Bass species can react differently to swimbaits. Largemouths usually hit the lures head-first, warranting a fast, hard hookset. Smallmouths hit the lures head-first, but often hit from the side as they streak out from rocks or other cover. Spotted bass hit almost any lure any which way, any time of the year and are often the easiest to catch of all the black-bass species. Getting the swimbait’s hook set solidly in either smallmouths or spots requires some judgement. Consider the angle of attack from the bass and swing against the pressure in the opposite direction.
SWIMBAITS FOR WIDE-WATER WALLEYES
Open up a browser and type “swimbaits for …” and see the laundry list of species Google attempts to complete your thought with. It’s not short.
Swimbaits can be used for any piscivorous species — that is, a fish that eats other fish. Walleyes in the big, open-water reservoirs are often targeted by anglers trolling large crankbaits and stickbaits, or by those who “sit on” minnows. But swimbaits are a cheaper, more logical choice for pulling out big walleyes. Walleyes have excellent eyesight, especially in deep water and at night (wherever low-light conditions exist). Using a realistic lure that is virtually indistinguishable from the average baitfish is a smart move.
Because they’re among the best-tasting freshwater fish, walleyes are a prized catch that has been stocked in many of reservoirs of the Rocky Mountain states. Many of the locations you’ll find them are ridiculously easy to access, too. Consider Utah Lake near Provo and Salt Lake City. The place is lousy with walleyes, and fishing the gray light of day with 3-inch swimbaits in the spring and fall at the shallow edges of the lake will not only yield walleyes; occasionally, the swimbait ends up in the jaw of a white bass, even a channel cat.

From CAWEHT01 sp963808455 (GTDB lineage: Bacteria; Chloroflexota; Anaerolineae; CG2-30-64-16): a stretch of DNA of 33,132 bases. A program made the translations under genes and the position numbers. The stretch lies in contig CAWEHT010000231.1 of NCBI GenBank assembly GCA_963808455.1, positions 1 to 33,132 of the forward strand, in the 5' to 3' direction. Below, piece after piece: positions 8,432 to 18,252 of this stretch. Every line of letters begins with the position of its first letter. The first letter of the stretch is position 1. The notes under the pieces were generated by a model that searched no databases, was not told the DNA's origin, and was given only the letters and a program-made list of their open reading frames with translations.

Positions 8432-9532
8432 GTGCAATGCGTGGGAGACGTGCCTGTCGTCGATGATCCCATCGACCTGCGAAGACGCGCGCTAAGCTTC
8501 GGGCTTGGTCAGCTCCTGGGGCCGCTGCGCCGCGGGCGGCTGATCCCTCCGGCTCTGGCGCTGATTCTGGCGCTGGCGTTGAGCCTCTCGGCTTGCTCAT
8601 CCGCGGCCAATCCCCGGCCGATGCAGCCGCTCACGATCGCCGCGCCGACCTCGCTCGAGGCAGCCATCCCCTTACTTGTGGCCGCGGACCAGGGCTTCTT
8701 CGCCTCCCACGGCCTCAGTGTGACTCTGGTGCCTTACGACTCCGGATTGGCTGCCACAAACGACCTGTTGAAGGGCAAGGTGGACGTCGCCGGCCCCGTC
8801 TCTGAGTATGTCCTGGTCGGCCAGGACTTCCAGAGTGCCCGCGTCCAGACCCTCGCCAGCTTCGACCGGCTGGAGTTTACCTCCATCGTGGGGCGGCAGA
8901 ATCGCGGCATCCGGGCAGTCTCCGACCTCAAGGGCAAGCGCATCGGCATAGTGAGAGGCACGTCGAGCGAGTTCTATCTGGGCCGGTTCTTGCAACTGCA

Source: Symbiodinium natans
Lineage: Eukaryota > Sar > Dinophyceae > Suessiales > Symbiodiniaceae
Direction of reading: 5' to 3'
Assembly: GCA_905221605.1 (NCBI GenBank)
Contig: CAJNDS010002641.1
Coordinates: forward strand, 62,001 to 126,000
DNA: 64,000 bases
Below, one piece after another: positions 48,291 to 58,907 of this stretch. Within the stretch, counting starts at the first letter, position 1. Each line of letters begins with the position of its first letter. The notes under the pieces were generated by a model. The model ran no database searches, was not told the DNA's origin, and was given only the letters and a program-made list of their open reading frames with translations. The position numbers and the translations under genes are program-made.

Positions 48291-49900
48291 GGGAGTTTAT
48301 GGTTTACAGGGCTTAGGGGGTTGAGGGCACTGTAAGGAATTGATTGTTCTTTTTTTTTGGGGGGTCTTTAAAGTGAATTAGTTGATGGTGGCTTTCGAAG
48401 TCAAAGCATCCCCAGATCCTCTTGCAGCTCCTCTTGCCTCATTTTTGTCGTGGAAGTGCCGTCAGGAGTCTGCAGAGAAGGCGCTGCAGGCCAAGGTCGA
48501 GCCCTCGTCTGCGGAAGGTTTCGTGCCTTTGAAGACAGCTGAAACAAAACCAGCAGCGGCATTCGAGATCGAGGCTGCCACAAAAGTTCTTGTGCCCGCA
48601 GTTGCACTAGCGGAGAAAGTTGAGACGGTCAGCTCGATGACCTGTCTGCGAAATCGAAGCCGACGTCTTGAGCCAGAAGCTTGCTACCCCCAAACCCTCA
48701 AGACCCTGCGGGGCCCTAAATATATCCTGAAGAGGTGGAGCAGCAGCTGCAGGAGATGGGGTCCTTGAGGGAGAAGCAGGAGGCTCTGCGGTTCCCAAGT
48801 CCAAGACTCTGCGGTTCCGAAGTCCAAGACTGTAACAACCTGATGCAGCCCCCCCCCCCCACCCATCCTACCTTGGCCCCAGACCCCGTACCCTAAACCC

Given their sharp teeth, walleyes will ravage swimbaits a lot faster than bass, so don’t use the $100 Huddleston swimbait on these guys. Instead, opt for cheaper swimbaits like the Storm Wild Eye Swim Shad, which comes in a pack of three for less than $5.
Robert Blosser: Go-To Search Baits for Walleyes
SWIMBAITS FOR APEX PREDATORS AT ALTITUDE
Northern pike and muskies don’t range across the Rocky Mountain states nearly as far as bass (some states have outright banned these predators), but lakes on the plains of Montana hold the toothy creatures that are classified as warm-water fish. That means they prefer water temperatures warmer than some other Montana fish. They like the warm, slow waters of rivers and streams, and especially lakes and reservoirs.
Northern pike grow big in Montana. The state-record, caught in 1972 by Lance Moyer at Tongue River Reservoir south of Miles City, weighs 37.5 pounds. Muskies also grow big in Montana, but they differ from their cousins in the Midwest. More specifically, it is the tiger muskie, a fish created by crossing northern pike with the muskellunge, that’s found in Montana reservoirs, where fisheries technicians first stocked them in the late 1990s to control invasive species while providing a new and exciting fishery. Biologists have since captured muskies more than 50 inches long and well over 30 pounds from Deadman’s Basin Reservoir, where the state-record tiger muskie, weighing in at 30 pounds, was caught in 2010 by Jesse Sanchez.